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Journal of Clinical and Applied Neurosciences                            Volume 1; Issue 1                                   Jan-Jun 2015
CASE REPORT
The clinical potential for serial visual field assessment in patients with parietal lobe lesions: an illustration with a ruptured left parietal cerebral arterio-venous malformation
Olufunmilola A OGUN1, Abiodun A ADEYINKA2,
Atinuke M AGUNLOYE
2, Temitayo SHOKUNBI3


AFFILIATIONS
Departments of:
1Ophthalmology
2Radiology
3Surgery
College of Medicine
University of Ibadan /
University College Hospital
Ibadan, NIGERIA


CORRESPONDING AUTHOR
Temitayo SHOKUNBI
Division of Neurological Surgery, Department of Surgery, College of Medicine
University of Ibadan /
Department of Neurological Surgery, University College Hospital, Ibadan, NIGERIA
Email: temitayoshokunbi@yahoo.com
Phone: +234 802 291 2220

ABSTRACT
Background: The parietal lobe plays an important role in integrating visual, auditory and somatic sensory information to create an awareness of the body in space, which guides the planning and execution of movements. Parietal lobe lesions therefore present with deficits of sensory, visual and executive functions.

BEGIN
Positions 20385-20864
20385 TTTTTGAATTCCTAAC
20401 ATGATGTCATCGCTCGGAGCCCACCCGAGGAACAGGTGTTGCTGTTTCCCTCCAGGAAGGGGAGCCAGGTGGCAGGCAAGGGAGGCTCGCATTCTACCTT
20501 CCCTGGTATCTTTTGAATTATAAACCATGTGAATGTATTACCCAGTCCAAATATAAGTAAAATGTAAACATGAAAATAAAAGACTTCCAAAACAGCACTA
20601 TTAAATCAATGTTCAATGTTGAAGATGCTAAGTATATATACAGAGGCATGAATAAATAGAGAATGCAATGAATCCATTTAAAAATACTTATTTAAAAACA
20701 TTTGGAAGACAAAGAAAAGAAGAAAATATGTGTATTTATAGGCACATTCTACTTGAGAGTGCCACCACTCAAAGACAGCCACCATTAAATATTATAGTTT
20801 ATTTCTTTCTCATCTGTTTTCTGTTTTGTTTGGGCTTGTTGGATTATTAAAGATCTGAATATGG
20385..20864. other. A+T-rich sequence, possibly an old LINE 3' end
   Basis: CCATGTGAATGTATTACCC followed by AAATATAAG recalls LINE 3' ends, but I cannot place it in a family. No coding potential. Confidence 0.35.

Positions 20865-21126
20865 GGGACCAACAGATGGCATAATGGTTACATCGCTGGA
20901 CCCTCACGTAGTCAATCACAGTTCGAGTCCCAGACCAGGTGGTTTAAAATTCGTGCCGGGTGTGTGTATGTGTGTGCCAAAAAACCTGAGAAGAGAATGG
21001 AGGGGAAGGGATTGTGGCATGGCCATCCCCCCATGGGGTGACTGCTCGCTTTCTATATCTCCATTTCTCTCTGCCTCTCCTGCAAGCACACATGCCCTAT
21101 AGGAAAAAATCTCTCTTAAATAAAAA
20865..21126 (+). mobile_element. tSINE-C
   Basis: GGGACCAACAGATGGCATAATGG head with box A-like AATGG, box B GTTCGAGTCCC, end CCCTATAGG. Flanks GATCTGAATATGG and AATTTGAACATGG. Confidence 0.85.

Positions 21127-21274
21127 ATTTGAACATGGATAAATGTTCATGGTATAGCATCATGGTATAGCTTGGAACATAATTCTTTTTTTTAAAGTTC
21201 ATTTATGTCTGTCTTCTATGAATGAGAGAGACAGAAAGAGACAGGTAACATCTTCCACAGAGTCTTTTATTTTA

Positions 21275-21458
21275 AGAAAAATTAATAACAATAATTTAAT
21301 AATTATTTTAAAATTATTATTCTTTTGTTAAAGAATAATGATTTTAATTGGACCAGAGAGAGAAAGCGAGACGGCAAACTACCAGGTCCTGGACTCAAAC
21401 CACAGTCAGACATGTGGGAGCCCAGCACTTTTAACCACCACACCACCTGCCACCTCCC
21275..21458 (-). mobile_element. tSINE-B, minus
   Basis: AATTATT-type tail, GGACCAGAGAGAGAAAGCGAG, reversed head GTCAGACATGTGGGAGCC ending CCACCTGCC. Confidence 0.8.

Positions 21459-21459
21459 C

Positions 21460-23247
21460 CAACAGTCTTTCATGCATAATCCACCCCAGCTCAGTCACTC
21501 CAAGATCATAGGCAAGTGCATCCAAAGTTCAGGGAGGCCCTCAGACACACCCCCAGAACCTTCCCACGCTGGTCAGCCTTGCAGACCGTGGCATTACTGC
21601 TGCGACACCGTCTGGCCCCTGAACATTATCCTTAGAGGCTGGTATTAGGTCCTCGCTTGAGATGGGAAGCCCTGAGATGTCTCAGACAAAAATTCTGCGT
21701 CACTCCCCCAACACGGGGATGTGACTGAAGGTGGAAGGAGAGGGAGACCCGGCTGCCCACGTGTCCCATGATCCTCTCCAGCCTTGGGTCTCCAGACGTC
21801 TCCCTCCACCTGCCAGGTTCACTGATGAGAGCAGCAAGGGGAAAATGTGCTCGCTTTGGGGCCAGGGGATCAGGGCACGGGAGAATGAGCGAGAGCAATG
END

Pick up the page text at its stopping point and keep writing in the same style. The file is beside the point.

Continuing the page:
Methodology: Serial visual field assessment was performed in a patient with acute dominant parietal lobe haematoma following the rupture of an arteriovenous malformation.
Results: This case report is presented and concepts are discussed, exploring the use of serial visual field assessment as a surrogate means of monitoring neurological improvement where serial neuroimaging may not be possible.
Conclusion: In practice settings with limited access to neuroimaging, the potential for the use of serial visual field assessments in conjunction with clinical observation, as a simple means of monitoring lesion resolution or progression and functional recovery or deterioration is proposed. Future research is recommended to confirm this.

Keywords: Haematoma, intracerebral, neuroimaging, visual recovery

Received: 15
th February, 2015                                                                              Accepted: 15th March, 2015